Titanic (1953)


“[after a crewman plays a trumpet to announce dinner] Why do the British find it necessary to announce dinner as if it were a cavalry charge.” – Richard Surges

Number of Times Seen – 1 (3 Jul 2019)

Brief Synopsis – A man races to get aboard the ill-fated Titanic in order to stop his wife from traveling to America with their two children.

My Take on it – As a HUGE fan of Titanic (1997), I was quite interested in seeing how this film would depict similar events.

They actually manage to tell the story quite well especially given the amount of information that was available at the time about the sinking of the ill fated ship.

They do a great job here spending time developing the key characters of the story and make them feel very real which is important in such a story since it gives the viewer reason to care about them and what will eventually happen to them once the eventual tragedy strikes.

The various story lines are all quite diverse and allow us to get a much better picture of the kinds of people who were on this tragic voyage.

The love story aspect also works even if it isn’t the main focus of the story.

It great seeing how James Cameron was able to use parts of this story for his epic feature on the same subject and it’s quite funny to hear some of the same dialogue by different characters or scenarios played out in the same way.

These moments actually add so much to the feeling of accuracy in the way the story is depicted even if it’s all really based on fiction.

This is a movie that looks at this disaster from a very human perspective and deals more with the characters than the tragedy itself.

There are some very poignant moments peppered throughout which give even more impact to things.

The cast of this film is quite good and Thelma Ritter stands out among the rest as a fictionalized version of Molly Brown.

Bottom Line – Great depiction of the ill fated voyage that works quite well especially given the information known at the time this was made. It is clear that Cameron used parts of this story for his own epic, and that helps add to the feeling that this is an accurate depiction of the maiden voyage of Titanic. The film does a nice job spending a lot of time developing the various characters which allows us to care about them even more when tragedy eventually strikes. This is a film that deals with the human drama more than the disaster itself and that works well on numerous levels.  The cast is quite good here and Ritter stands out among the rest as a fictionalized version of Molly Brown.  Recommended!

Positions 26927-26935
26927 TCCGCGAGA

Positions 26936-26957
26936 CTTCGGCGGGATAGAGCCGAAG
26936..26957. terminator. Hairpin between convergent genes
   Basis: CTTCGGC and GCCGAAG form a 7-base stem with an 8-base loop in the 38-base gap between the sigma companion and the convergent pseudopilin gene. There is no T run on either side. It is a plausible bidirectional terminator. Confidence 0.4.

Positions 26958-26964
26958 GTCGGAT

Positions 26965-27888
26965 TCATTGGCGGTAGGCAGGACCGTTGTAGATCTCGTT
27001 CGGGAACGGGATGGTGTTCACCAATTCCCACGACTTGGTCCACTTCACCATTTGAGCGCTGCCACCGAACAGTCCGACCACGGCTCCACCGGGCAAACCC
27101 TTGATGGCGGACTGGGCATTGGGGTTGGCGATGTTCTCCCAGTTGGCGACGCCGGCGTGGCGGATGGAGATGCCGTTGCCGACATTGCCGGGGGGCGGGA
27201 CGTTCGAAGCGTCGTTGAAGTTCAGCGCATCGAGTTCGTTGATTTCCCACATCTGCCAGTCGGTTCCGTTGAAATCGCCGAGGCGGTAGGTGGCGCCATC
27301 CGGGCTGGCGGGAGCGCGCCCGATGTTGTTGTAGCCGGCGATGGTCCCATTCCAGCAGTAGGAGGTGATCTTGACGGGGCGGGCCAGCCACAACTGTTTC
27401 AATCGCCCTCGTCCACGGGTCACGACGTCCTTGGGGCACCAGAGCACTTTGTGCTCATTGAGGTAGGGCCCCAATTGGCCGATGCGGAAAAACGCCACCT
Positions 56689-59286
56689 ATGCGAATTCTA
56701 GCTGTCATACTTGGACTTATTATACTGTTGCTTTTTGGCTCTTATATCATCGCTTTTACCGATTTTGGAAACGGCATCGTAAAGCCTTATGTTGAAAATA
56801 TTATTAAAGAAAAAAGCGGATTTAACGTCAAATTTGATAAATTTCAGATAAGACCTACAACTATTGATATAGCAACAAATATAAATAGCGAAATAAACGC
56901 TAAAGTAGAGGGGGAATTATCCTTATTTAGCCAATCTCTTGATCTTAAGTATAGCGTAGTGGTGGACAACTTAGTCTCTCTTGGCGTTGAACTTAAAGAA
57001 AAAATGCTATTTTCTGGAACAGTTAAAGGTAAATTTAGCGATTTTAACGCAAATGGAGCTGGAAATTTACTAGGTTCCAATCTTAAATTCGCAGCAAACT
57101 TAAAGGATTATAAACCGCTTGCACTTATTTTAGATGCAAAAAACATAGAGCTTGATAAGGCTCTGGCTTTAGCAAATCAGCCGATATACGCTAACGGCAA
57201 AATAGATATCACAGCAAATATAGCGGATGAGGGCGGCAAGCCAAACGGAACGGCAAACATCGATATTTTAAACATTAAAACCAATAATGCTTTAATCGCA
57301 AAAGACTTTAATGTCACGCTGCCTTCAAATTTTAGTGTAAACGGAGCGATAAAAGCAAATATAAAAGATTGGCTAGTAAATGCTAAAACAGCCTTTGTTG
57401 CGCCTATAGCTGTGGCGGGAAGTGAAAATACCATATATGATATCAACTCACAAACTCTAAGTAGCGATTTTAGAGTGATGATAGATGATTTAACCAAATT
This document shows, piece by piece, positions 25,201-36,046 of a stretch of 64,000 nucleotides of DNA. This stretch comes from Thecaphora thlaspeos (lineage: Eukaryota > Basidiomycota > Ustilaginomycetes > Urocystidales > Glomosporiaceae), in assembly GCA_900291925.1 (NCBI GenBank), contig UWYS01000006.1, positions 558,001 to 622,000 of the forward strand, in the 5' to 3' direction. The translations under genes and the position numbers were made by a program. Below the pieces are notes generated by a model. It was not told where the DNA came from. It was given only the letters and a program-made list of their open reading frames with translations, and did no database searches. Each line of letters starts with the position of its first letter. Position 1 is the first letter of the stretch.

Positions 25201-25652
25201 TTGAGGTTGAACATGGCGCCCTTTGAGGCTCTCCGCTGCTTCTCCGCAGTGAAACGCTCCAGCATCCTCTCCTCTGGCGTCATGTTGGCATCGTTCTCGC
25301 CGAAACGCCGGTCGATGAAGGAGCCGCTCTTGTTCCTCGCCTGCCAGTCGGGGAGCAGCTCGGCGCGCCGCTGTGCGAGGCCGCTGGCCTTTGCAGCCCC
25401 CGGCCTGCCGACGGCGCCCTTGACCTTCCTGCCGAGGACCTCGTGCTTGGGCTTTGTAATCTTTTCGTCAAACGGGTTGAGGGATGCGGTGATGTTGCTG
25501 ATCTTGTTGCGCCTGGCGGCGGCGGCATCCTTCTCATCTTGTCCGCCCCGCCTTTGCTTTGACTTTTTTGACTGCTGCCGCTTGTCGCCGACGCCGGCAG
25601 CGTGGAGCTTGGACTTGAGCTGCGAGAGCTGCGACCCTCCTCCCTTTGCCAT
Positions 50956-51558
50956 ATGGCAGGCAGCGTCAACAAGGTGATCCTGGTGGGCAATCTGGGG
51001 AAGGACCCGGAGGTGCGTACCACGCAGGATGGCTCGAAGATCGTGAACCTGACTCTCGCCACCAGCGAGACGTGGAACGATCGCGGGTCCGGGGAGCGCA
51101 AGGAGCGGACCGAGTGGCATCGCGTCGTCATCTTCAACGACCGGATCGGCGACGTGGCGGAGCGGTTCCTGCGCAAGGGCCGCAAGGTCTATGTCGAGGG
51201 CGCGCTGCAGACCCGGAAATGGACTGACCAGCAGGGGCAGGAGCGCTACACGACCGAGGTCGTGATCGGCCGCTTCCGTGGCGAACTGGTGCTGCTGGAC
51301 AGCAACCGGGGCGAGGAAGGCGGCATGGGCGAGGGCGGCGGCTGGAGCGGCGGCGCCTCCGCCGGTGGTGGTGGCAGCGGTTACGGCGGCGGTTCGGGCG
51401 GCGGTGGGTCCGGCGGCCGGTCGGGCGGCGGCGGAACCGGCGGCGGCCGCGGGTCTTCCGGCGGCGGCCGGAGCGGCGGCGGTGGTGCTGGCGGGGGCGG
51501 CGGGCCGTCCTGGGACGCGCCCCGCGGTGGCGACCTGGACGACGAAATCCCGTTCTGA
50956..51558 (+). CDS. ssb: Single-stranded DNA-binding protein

MovieRob’s Favorite Trivia – During the boarding of the lifeboats, Norman changes seats with a woman who arrives at the last moment when the boat was completely full. This was inspired by the action of a Mexican passenger in first class named Manuel Uruchurtu, who did the same thing to a woman from second class who was refused a seat on the lifeboat. After he gave up his seat to her, he asked her to travel to Mexico, if she survived, and tell his wife what happened. His body was never found. (From IMDB)

Rating – Globe Worthy (8/10)

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One thought on “Titanic (1953)

  1. Pingback: Temporal Top Ten – 1953 | MovieRob

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